Nvidia has been talking up their new Optimus system as of late. An Optimus enabled notebook will be able to seamlessly switch between a low power integrated GPU to a higher power dedicated GPU. The power savings are said to be significant, nearly doubling rated battery life. Optimus can do this by completely powering off the GPU when using the on-board. To prove this, Nvidia went ahead a pulled the GPU from a running computer causing no interruption.
The real trick of Optimus is that the switch will happen automatically whenever the GPU is needed. For example, if you use the GPU acceleration in Flash 10.1 and open a Youtube video, the GPU would turn on to render the video. Close the Window, and the GPU powers down. This demo is meant to stress that when an Optimus system turns off the GPU, it is totally electrically off.
We’re excited about the possible energy savings this system could bring. Switchable graphics in notebooks have long been available, but poorly implemented. If Optimus is really as seamless as Nvidia makes it look, count us in.
Toshiba’s Portégé M700 line has been in need of a refresh for some time, and since it’s been raining mobile Core i7 CPUs lately, they decided to throw one of those in. The addition of the Core i7 620M makes the Portégé M780 a very desirable tablet machine. We don’t have all the details yet, but the specs seem solid.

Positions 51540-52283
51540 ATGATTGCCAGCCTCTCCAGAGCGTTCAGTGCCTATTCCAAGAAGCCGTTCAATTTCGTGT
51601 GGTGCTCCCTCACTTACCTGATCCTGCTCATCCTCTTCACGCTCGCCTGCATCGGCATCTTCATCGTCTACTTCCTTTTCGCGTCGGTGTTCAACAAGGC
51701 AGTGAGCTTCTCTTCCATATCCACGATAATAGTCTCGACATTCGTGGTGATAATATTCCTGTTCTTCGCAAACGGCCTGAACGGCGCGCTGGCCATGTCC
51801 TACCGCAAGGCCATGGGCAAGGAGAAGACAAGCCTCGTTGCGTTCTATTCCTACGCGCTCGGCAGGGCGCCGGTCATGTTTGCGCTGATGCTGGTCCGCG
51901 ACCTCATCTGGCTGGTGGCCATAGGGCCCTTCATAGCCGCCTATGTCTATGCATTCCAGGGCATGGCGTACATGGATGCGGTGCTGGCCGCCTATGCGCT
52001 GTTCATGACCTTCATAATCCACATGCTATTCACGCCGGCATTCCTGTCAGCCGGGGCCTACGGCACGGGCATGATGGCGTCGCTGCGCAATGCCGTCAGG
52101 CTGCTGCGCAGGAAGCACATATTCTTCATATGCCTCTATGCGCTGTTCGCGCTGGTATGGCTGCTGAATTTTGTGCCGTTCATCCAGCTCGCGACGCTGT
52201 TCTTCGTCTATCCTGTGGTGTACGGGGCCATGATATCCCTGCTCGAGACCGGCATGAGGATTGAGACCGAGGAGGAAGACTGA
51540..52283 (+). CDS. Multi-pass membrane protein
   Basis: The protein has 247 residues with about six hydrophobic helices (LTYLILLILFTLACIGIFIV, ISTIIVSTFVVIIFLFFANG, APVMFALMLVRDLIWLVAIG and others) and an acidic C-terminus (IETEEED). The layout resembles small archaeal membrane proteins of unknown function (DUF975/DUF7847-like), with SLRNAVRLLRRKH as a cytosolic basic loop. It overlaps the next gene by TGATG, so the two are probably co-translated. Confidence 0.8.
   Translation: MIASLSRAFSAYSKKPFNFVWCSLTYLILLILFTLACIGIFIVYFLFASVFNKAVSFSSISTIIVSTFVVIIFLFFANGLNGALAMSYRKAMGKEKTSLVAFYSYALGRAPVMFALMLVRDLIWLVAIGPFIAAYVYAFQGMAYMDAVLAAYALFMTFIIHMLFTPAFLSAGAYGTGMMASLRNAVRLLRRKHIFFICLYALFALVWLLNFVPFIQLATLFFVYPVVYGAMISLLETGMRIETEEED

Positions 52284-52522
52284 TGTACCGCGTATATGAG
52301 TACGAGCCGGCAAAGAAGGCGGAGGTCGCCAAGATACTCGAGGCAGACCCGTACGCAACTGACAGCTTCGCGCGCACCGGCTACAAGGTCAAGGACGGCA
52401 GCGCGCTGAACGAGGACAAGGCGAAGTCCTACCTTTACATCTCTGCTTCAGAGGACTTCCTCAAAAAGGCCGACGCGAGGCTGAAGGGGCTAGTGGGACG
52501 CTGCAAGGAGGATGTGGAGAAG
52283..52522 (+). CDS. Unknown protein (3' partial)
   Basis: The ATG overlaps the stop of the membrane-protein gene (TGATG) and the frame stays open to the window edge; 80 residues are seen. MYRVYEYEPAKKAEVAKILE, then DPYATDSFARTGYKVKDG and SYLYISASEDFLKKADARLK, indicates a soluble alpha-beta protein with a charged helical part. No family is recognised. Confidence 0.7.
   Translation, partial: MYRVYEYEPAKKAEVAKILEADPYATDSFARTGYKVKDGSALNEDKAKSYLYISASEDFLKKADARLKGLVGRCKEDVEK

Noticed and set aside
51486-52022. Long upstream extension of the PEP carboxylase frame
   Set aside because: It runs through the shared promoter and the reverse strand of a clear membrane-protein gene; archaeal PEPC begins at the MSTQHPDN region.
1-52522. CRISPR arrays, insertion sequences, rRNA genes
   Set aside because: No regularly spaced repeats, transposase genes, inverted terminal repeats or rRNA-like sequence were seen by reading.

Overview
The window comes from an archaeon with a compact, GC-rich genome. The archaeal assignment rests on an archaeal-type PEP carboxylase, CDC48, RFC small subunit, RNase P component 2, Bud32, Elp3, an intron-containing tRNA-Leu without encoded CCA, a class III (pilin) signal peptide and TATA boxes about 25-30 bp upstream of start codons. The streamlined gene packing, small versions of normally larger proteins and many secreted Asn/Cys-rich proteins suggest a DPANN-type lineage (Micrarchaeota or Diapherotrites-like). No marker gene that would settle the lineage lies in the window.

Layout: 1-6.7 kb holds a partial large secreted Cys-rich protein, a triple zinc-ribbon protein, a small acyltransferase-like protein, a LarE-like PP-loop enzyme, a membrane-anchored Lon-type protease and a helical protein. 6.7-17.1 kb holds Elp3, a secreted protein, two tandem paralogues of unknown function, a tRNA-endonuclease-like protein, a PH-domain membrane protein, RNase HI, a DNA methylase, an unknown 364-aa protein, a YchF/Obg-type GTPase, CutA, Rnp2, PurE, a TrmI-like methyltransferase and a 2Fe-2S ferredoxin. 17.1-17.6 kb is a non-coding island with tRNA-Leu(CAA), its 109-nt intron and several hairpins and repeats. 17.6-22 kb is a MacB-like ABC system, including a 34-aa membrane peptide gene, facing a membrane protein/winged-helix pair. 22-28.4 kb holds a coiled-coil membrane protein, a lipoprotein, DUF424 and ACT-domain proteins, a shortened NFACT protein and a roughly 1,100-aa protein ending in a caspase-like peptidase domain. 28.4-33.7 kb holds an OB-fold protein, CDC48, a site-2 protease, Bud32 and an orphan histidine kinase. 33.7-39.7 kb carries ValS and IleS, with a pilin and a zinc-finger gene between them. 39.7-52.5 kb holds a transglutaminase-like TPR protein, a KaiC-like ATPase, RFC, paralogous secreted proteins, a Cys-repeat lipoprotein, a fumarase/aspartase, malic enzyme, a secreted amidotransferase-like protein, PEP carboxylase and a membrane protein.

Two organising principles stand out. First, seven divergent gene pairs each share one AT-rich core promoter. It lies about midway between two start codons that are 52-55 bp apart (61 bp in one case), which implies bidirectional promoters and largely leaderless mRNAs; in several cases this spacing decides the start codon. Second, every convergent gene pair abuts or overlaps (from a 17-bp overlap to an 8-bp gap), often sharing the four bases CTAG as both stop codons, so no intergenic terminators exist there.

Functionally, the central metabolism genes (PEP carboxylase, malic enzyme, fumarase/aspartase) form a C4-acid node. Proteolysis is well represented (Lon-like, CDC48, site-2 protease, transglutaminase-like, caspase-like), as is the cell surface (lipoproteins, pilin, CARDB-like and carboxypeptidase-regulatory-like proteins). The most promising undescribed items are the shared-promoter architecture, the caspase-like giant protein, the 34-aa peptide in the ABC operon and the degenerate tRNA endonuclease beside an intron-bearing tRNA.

In addition to the aforementioned Core i7 we will likely see 4GB of RAM, a 12.1in 1280x800 LED display, Intel HD graphics, 320GB 7200RPM hard drive, and 802.11n. The system should also have support for multitouch gestures and Wacom pen input. A cheaper Core i3 version should be available for $1279, while the speedier Core i7 model will go for $1799.
The convertible tablet form factor seems to be coming along nicely with the ThinkPad X201 already out. Is anyone in the market for one of these? Decided on which one yet?
Lenovo has introduced three new value systems rocking AMD CPUs and graphics. The C315 is a stylish little all-in-one set up, and the G445 and G555 are laptops. Lenovo is making no mistake about the message here. “Our new G series notebooks and C series all-in-one desktop are designed for users who want a simple but powerful computing experience without any headaches,” said Lenovo’s Dion Weisler.
The C315 will have a fairly large 20 inch widescreen display with touchscreen technology built in. It will have an Athlon dual-core CPU, 4GB of RAM, and ATI Radeon Mobility graphics. At $649, this isn’t a bad deal at all. It’s sort of a budget HP TouchSmart machine.
The laptops look like nice values as well. Both will have 16:9 widescreen displays and Turion II dual-core CPUs. Radeon HD graphics are, of course, also on board. Lenovo did not detail what specs would differentiate the two units, which makes us curious as they both have the same MSRP of $449. Keep an eye on this if you're looking for a deal on a system and power isn't tops on your list.
The Intel Core 2 ULV processors have seen widespread usage in the “thin and light” category, but their days may be numbered. According to an unconfirmed report, Intel will be releasing a faster low voltage dual core version of the Core i7 this summer. This makes it clear that Intel is continuing to move past Core 2, even at the low end. The model number of the new CPU is expected to be 660UM, and it should run at 1.33GHz.